Her: “We’ve had a disaster at work! All the cans we’ve sent out for the past few months have had contaminated oil in them!”
Me: “Contaminated how?”
Her: “With mineral oil.”
Me: “What’s that?”
Her: “You know, like motor oil. For cars.”
Me: “Yuck! That sounds serious! Was it your company’s fault?”
Her: “No, it came that way from our supplier. There’s a national alert out about it.”
She immediately called her family and told them not to cook with sunflower oil or eat any oil-based products, like mayonnaise or canned fish, that they had bought in the past few months. Within a couple of hours, the news had hit the mainstream media and the Spanish Health Minister was on TV saying not to eat sunflower oil until further investigation could be done. This was immediately followed by footage of Spanish sunflower farmers crying about how this scare was going to ruin them, and restaurant chefs complaining about how much it was going to cost them to use olive oil for all their fried foods.
The source of the problem was an oil supplier in the Ukraine, who mixed some cheap mineral oil into a shipment of sunflower oil sent all over Europe. I have been unable to get a decent explanation of the risks/symptoms from either my wife or the news media beyond “It depends on the quantity ingested, but you could die.” Great. What isn’t that true of?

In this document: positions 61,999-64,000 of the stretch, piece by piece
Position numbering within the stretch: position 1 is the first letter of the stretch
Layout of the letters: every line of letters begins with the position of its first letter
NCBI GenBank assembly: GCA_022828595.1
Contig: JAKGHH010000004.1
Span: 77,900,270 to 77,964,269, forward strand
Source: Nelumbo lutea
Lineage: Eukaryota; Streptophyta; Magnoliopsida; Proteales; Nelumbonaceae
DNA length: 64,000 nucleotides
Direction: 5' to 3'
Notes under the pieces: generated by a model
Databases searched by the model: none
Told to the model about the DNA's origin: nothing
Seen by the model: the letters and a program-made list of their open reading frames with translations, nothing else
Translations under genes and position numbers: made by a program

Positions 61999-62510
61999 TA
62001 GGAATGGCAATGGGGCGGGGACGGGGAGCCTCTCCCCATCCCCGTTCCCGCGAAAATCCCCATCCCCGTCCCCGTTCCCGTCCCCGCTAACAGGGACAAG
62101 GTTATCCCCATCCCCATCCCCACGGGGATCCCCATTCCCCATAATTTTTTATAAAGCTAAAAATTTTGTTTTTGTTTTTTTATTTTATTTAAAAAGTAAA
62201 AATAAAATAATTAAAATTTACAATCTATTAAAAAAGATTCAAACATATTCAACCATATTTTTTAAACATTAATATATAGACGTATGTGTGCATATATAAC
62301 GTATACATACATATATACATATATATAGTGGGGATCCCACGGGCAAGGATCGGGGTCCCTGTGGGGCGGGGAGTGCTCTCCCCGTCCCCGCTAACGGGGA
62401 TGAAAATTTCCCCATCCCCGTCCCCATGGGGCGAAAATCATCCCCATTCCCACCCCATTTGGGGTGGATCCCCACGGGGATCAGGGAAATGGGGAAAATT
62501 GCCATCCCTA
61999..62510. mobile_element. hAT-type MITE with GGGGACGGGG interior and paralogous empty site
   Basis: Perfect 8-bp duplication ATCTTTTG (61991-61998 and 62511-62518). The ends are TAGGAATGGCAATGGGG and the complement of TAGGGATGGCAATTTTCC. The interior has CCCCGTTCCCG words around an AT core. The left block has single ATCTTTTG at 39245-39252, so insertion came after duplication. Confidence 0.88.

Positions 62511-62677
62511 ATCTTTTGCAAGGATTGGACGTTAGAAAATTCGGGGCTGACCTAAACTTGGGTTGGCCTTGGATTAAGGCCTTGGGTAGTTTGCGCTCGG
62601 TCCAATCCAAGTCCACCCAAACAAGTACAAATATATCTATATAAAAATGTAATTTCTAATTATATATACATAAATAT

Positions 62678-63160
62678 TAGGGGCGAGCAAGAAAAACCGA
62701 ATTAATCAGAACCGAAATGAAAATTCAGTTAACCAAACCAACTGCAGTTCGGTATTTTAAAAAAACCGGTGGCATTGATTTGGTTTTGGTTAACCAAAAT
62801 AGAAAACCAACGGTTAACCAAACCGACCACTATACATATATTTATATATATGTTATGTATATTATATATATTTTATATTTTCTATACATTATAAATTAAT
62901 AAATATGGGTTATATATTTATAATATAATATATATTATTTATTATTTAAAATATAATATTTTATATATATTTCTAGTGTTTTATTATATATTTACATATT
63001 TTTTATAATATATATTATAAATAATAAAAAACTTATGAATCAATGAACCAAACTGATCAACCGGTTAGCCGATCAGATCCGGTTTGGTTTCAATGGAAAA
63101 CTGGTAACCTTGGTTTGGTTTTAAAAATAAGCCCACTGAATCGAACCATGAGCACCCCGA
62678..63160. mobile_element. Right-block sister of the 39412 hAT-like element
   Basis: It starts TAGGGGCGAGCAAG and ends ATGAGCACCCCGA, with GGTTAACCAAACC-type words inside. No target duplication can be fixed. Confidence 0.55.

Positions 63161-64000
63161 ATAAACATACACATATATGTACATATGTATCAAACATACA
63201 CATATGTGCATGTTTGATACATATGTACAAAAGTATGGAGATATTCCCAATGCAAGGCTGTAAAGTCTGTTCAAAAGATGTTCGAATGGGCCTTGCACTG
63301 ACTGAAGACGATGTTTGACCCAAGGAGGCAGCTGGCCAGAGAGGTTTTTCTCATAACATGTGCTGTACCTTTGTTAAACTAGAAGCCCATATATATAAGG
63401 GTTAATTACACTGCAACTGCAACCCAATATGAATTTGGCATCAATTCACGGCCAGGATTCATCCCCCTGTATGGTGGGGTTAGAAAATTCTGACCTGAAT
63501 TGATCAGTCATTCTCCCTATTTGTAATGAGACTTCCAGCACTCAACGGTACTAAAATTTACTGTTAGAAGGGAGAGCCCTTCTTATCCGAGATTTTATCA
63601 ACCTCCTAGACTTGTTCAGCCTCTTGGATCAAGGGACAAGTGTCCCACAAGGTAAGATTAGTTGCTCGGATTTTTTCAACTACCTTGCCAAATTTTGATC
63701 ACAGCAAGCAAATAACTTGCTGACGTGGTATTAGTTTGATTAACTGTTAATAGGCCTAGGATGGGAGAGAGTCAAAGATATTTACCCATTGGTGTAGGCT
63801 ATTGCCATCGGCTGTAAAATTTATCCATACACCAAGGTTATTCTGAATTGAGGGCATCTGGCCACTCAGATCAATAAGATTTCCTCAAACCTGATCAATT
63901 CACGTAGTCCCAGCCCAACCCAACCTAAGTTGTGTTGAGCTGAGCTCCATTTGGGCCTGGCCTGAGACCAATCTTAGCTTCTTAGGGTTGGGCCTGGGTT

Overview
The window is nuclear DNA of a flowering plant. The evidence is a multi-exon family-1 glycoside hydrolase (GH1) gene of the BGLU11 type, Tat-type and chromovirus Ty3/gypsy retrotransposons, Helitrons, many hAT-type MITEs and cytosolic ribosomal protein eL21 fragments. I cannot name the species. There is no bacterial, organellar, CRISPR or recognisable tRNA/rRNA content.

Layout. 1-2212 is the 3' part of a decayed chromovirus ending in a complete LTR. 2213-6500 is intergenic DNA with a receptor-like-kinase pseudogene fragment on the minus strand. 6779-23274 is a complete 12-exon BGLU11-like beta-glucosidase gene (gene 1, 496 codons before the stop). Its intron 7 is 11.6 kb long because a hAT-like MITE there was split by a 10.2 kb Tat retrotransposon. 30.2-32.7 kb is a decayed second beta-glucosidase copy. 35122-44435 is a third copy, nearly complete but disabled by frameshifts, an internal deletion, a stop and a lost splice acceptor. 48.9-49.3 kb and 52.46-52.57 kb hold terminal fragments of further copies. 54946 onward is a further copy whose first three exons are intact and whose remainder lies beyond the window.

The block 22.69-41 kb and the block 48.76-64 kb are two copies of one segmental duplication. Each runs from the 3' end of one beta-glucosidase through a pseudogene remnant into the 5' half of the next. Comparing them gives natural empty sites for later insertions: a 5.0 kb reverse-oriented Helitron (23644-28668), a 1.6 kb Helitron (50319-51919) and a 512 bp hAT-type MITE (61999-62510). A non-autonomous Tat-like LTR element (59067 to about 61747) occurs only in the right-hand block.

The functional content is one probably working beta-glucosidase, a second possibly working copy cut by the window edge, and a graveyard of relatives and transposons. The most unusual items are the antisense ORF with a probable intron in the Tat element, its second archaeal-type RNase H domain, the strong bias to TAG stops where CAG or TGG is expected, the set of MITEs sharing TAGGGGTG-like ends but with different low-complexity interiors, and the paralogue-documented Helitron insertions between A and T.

By Monday, the Spanish Health Minister was on TV again saying that, “Nevermind, it’s safe to buy sunflower oil-based products again.” My wife comes home from work…
Her: [sighs] “What a big hassle this sunflower oil recall is for us at work!”Me: “But the minister dude said it was okay now, right?”
Her: “The government is making us throw away our full tank of 6,000 liters of sunflower oil. Six thousand liters!”
Me: “So the oil is dangerous?”
Her: “Yes, but when we ask if we should recall all the cans we’ve already packaged and shipped, they say, ‘Nah, no need.’ It’s such hypocrisy!”
Me: “Ahhh, the old Fight Club recall equation…”
One of better bits of dialog from Fight Club:
Narrator: “A new car built by my company leaves somewhere traveling at 60 mph. The rear differential locks up. The car crashes and burns with everyone trapped inside. Now, should we initiate a recall? Take the number of vehicles in the field, A, multiply by the probable rate of failure, B, multiply by the average out-of-court settlement, C. A times B times C equals X. If X is less than the cost of a recall, we don’t do one.”
Business woman on plane: “Are there a lot of these kinds of accidents?”
Narrator: “You wouldn’t believe.”
Business woman on plane: “Which car company do you work for?”
Narrator: “A major one.”
So that’s the answer to what company my wife works for. As far as you’re concerned, “A major one.”
If you live in Europe, I’d spread the mayo extra thin for the next couple months.